I had the opportunity to design the official map for the 2018 Lilies War. This particular project was one of my first dreams when I returned to the Society and started researching historical cartography. Once I had the go-ahead, I knew exactly what references I wanted to use.
Georg Braun (1541-1622) was the editor of the seminal Civitates orbis terrarum, a collection of hundreds of city maps from across Europe. The collection is perhaps best known for the birds-eye perspective used in the maps by prolific late sixteenth century engraver Franz Hogenberg (1535-1590), such as this map of Mantau, in Lombardy (Italy):
When I was given the approval to create the 2018 version of the Lilies War site map, I knew I wanted to create a pen-and-ink map in the late sixteenth century Mannerist style I work in, compared to the digitally-created, wholly modern maps that have been in use. And I also knew that Hogenberg’s birds-eye maps would be the primary reference I’d draw from.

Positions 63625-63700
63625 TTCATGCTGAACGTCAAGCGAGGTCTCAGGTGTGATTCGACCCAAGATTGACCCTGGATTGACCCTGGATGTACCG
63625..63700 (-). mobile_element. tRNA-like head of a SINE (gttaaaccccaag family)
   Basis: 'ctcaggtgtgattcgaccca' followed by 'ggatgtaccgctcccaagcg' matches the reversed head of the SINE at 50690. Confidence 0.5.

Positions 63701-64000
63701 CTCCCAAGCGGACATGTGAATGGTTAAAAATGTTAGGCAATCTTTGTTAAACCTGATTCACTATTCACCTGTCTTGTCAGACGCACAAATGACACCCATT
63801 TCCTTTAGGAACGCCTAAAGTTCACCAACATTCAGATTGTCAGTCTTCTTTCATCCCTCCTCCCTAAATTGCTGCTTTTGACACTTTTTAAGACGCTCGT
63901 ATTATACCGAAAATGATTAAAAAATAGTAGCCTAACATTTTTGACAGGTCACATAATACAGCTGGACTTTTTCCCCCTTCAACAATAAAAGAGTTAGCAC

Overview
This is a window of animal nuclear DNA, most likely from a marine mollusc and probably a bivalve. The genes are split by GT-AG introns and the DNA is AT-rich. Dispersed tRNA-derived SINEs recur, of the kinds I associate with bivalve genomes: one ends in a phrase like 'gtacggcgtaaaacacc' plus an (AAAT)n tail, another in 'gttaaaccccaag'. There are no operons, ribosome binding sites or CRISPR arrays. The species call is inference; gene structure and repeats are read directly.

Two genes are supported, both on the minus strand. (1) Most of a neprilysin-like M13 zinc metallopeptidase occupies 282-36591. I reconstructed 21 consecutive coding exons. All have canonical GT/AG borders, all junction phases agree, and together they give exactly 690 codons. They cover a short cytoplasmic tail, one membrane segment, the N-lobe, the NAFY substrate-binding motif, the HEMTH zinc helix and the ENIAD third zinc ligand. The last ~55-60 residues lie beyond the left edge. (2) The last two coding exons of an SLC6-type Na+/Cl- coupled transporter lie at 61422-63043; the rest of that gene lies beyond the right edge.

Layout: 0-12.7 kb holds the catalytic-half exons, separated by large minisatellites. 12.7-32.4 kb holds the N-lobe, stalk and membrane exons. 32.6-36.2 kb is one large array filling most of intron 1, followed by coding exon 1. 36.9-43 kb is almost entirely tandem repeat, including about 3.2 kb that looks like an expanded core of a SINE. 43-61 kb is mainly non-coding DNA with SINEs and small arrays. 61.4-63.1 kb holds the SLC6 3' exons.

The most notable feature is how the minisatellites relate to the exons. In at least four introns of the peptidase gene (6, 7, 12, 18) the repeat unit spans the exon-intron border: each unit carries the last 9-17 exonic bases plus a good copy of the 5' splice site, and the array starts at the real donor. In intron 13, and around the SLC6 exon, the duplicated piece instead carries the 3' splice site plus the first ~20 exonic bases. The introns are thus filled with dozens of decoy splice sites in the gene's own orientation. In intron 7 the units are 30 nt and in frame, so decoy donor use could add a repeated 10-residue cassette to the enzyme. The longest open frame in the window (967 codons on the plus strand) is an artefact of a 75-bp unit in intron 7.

The Final Map
The final map is 17in x 11in total from two combined sheets. This size was dictated by the map’s placement in the official site book. I kept the map to black and red ink to stay aesthetically in line with my ongoing series of Calontir baronial maps, as I had done for Forgotten Sea and Vatavia.
I began with a great deal of research into extant maps, then translating those findings into a series of rough digital and pencil sketches before moving to the actual hot press watercolor paper (itself a comparable texture and weight to the laid paper in use throughout the sixteenth century).
With pencils applied, I moved onto inks, completing categorical types (e.g. borders, trees, labels) completely once at a time before moving on.
An unfortunate spelling error resulted in the map title in the cartouche being “Liles War,” so I had to layout and re-write the text for a cover-up, which fortunately resulted in better penmanship. So in the end, my mistake was for the best.